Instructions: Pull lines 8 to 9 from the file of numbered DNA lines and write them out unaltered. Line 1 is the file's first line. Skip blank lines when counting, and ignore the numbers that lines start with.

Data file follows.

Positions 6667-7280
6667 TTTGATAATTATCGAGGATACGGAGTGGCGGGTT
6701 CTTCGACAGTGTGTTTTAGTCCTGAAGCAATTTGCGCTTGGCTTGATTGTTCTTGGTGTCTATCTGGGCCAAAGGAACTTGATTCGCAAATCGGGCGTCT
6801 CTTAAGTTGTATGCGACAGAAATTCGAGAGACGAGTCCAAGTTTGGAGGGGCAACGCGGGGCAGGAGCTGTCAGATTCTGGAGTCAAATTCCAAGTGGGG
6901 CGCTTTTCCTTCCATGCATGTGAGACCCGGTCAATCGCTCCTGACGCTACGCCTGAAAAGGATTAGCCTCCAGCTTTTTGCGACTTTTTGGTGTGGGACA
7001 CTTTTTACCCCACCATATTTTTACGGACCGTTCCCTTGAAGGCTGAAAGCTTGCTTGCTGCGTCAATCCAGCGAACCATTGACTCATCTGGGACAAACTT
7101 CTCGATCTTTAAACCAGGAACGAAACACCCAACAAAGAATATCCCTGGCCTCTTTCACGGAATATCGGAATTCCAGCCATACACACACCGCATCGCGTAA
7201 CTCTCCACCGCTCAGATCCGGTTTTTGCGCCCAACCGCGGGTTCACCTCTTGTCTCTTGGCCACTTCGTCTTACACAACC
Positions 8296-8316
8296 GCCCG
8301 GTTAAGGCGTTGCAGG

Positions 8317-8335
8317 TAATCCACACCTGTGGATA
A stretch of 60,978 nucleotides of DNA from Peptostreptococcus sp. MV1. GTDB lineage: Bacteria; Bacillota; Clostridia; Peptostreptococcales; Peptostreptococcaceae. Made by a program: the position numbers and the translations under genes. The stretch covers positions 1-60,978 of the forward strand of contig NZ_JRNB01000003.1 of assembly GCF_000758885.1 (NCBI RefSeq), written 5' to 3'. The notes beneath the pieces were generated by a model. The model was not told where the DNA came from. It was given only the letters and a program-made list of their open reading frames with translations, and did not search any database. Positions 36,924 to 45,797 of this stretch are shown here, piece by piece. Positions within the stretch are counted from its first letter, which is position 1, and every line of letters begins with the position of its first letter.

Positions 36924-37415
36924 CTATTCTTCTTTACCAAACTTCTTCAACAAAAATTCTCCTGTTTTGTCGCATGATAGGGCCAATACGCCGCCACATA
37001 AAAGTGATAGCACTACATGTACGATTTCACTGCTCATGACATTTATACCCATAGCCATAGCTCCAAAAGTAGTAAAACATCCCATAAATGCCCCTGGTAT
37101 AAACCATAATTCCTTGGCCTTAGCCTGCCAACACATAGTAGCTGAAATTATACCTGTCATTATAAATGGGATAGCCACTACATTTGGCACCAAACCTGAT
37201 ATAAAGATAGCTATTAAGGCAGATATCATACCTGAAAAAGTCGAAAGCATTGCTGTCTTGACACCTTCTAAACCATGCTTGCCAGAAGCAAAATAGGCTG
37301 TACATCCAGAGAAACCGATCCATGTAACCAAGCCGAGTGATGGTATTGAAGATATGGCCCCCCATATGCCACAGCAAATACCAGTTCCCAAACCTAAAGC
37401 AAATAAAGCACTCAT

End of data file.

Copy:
7201 CTCTCCACCGCTCAGATCCGGTTTTTGCGCCCAACCGCGGGTTCACCTCTTGTCTCTTGGCCACTTCGTCTTACACAACC
Positions 8296-8316